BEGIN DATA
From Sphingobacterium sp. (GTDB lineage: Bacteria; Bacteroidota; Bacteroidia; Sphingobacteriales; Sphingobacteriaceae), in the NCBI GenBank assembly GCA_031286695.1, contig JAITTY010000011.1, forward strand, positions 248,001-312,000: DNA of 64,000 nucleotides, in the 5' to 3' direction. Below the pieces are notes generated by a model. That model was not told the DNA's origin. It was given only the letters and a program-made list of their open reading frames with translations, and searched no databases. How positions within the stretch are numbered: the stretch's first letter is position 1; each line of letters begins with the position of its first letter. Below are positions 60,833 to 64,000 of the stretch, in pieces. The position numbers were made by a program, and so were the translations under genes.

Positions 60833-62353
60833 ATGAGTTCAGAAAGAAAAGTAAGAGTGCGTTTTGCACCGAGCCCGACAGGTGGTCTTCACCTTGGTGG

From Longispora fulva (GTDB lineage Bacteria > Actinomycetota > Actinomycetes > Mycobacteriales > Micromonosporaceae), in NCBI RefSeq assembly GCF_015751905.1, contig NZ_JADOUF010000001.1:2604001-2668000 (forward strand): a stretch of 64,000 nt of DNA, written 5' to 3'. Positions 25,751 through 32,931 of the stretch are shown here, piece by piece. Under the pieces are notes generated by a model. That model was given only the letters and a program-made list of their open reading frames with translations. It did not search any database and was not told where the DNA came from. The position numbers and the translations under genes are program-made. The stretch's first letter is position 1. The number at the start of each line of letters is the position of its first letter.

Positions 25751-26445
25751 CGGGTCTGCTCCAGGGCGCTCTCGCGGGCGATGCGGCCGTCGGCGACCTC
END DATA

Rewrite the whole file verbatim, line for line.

From Sphingobacterium sp. (GTDB lineage: Bacteria; Bacteroidota; Bacteroidia; Sphingobacteriales; Sphingobacteriaceae), in the NCBI GenBank assembly GCA_031286695.1, contig JAITTY010000011.1, forward strand, positions 248,001-312,000: DNA of 64,000 nucleotides, in the 5' to 3' direction. Below the pieces are notes generated by a model. That model was not told the DNA's origin. It was given only the letters and a program-made list of their open reading frames with translations, and searched no databases. How positions within the stretch are numbered: the stretch's first letter is position 1; each line of letters begins with the position of its first letter. Below are positions 60,833 to 64,000 of the stretch, in pieces. The position numbers were made by a program, and so were the translations under genes.

Positions 60833-62353
60833 ATGAGTTCAGAAAGAAAAGTAAGAGTGCGTTTTGCACCGAGCCCGACAGGTGGTCTTCACCTTGGTGG

From Longispora fulva (GTDB lineage Bacteria > Actinomycetota > Actinomycetes > Mycobacteriales > Micromonosporaceae), in NCBI RefSeq assembly GCF_015751905.1, contig NZ_JADOUF010000001.1:2604001-2668000 (forward strand): a stretch of 64,000 nt of DNA, written 5' to 3'. Positions 25,751 through 32,931 of the stretch are shown here, piece by piece. Under the pieces are notes generated by a model. That model was given only the letters and a program-made list of their open reading frames with translations. It did not search any database and was not told where the DNA came from. The position numbers and the translations under genes are program-made. The stretch's first letter is position 1. The number at the start of each line of letters is the position of its first letter.

Positions 25751-26445
25751 CGGGTCTGCTCCAGGGCGCTCTCGCGGGCGATGCGGCCGTCGGCGACCTC